Over the course of the 1990s, however, BT has gradually managed to bring the rest of Europe round to its way of thinking, culminating finally in the 1995 agreement to free up telecoms markets throughout the Union by 1998. BT's part in this process should not be underestimated. The lobby for change came mainly from BT. The 64,000 dollar question is whether it will actually make much difference. If the experience of Britain is anything to go by, where BT has so far managed to retain the vast bulk of the market, what is on offer in Europe may be little more than crumbs off the table.
This is where the argument comes back to MCI, which was the first of the upstart competitors to challenge AT&T's monopoly of long-distance traffic in the US. Just as Mercury has been a poor competitor for BT, MCI has proved a very effective one for AT&T. Sharp marketing, buccaneering, entrepreneurial instincts, and the heavy use of litigation to push out the barriers of deregulation and undermine monopoly, have made MCI into one of the US's fastest-growing companies. If deregulation has so far largely failed in providing significant competition to BT in the UK, MCI has been a powerful force in making it succeed in the US. There is no reason to believe that MCI cannot repeat in US local markets, which are in the process of being opened up to competition, what it has already achieved in long distance.
In conjunction with MCI, BT also plans to repeat the trick in Europe, so much so that Sir Iain believes it quite possible that in 10 years BT (or Concert as it will shortly be renamed to emphasise its divorce from the old PTB tradition) will have overtaken Deutsche Telekom as Europe's largest telephone company. The last bits of the jigsaw are due to fall into place over the next year or so in the Asia Pacific region.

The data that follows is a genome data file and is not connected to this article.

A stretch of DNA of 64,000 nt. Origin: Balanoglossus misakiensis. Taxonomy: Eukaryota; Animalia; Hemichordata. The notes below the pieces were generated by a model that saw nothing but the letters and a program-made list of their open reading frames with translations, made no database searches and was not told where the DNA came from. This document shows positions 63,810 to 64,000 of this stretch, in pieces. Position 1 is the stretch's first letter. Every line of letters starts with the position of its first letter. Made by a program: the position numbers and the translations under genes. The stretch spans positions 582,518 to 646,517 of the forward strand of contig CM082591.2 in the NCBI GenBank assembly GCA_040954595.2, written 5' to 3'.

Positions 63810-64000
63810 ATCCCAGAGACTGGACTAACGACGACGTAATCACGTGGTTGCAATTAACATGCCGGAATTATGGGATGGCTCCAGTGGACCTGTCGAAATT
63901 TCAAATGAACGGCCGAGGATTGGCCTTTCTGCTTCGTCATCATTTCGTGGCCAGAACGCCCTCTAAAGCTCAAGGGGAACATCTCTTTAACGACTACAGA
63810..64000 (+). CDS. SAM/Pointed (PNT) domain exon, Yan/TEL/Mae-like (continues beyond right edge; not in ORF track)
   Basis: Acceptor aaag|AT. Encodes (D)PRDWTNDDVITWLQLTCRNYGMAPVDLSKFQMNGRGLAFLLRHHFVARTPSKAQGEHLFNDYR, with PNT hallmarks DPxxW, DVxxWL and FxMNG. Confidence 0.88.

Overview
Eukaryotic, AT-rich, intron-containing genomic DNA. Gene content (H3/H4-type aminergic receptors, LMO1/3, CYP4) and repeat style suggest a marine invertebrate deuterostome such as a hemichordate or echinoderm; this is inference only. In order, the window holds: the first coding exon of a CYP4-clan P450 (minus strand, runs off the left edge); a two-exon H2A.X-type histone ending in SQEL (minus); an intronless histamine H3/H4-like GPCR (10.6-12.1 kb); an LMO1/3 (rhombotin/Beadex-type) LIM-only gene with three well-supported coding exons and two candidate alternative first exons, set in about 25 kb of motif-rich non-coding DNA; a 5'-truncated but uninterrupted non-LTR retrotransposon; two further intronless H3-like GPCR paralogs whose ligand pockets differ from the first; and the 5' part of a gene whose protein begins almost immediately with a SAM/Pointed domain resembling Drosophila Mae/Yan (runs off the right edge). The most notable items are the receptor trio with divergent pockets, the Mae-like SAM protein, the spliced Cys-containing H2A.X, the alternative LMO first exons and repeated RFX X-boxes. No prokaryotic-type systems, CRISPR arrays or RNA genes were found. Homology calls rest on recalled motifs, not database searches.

Some of this may have been possible without MCI but the two together make a much more powerful combination. For all these reasons what BT is doing in buying MCI makes obvious sense. BT's peers in the rest of Europe would dearly love to do the same thing, given the chance. But without access to capital and while their markets remain closed to competition, they cannot.
For the time being BT remains uniquely placed ahead of the wave to exploit the opportunity opening up in these markets. Nor in truth is the MCI acquisition even much of a gamble. The deal will be mildly dilutive to BT shareholders in the early years but assuming Sir Iain's vision of the future is no idle one, that will be paid back in spades as we move into the next millennium. The press is often accused of failing to back the reasonable aims and ambitions of British business. On this occasion its critics are right. The MCI takeover will be good for BT and good for Britain.Reuse content